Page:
A clear connection seems to exist between an economy’s health, on the one hand, and that society’s handling of religious and ethnic minorities, on the other. In fact, I would venture that one can best identify a society in crisis by studying the xenophobic tendencies in its majority group.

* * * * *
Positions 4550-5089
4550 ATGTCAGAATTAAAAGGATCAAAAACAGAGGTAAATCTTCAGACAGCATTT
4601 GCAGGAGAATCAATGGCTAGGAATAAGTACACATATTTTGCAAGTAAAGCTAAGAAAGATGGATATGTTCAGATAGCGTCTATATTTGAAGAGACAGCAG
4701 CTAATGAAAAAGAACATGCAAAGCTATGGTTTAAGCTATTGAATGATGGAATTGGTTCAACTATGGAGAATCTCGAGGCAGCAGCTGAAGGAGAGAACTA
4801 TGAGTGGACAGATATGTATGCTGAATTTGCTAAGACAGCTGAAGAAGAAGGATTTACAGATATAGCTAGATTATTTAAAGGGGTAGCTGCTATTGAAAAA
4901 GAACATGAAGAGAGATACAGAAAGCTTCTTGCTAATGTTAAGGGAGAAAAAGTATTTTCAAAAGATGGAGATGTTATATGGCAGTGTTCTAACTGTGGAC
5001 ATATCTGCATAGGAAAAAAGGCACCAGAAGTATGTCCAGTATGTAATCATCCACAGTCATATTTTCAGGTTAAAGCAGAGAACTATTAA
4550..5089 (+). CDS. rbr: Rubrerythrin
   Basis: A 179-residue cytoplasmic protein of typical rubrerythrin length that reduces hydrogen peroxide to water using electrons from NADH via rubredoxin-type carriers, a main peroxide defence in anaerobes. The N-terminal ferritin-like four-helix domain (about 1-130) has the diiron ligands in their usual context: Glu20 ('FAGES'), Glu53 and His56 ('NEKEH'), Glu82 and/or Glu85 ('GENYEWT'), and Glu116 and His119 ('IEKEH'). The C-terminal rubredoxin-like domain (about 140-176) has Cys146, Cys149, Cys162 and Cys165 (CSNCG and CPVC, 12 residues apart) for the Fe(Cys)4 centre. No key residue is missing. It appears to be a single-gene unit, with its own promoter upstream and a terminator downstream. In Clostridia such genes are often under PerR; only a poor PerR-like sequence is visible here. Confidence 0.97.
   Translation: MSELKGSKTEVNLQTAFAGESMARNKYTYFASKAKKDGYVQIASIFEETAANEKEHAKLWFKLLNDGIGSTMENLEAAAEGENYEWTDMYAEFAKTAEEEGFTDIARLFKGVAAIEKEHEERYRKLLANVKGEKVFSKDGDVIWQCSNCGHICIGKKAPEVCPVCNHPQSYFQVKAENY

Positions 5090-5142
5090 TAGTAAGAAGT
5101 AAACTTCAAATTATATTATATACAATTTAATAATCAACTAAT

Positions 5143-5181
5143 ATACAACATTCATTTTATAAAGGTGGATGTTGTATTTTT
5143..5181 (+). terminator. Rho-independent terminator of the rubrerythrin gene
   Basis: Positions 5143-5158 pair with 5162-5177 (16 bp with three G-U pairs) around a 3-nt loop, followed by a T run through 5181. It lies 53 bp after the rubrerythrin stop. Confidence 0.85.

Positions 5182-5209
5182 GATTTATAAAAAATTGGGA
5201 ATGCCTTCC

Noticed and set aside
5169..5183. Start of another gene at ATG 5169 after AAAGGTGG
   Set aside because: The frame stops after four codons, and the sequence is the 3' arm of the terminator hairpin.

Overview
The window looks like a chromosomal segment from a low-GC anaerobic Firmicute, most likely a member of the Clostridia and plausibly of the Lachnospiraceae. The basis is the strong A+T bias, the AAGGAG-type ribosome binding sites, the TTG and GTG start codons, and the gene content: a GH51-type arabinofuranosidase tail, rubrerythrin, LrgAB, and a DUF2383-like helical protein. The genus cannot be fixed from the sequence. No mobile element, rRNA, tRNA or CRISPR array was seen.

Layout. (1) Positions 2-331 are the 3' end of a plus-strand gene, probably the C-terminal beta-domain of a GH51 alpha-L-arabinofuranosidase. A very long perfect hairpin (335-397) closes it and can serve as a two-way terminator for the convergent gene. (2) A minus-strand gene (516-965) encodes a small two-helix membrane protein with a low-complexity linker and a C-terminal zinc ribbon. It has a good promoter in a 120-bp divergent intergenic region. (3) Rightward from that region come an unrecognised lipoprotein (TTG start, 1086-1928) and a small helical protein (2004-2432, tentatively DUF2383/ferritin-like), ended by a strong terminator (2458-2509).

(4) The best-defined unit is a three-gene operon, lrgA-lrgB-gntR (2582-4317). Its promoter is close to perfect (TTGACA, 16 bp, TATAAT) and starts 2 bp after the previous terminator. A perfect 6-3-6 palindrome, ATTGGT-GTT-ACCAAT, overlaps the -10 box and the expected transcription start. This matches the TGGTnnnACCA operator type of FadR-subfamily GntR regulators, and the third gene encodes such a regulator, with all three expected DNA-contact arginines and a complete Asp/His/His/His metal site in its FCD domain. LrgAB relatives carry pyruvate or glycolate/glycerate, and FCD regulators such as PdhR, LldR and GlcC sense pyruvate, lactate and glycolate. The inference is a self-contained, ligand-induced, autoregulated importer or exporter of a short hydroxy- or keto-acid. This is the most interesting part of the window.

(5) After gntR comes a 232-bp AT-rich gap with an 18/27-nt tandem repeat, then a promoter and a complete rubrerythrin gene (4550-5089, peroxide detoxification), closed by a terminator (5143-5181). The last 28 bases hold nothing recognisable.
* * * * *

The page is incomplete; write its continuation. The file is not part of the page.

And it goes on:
We see this as much in European countries today as in Asian ones, following drops in living standards and cultural optimism. Yet, the lesson to be learned from history is that any economy, at its most expansive period, depends on, and encourages, pluralism and mobility. Ethnocentrism, in turn, is an expression of a shrinking economy.
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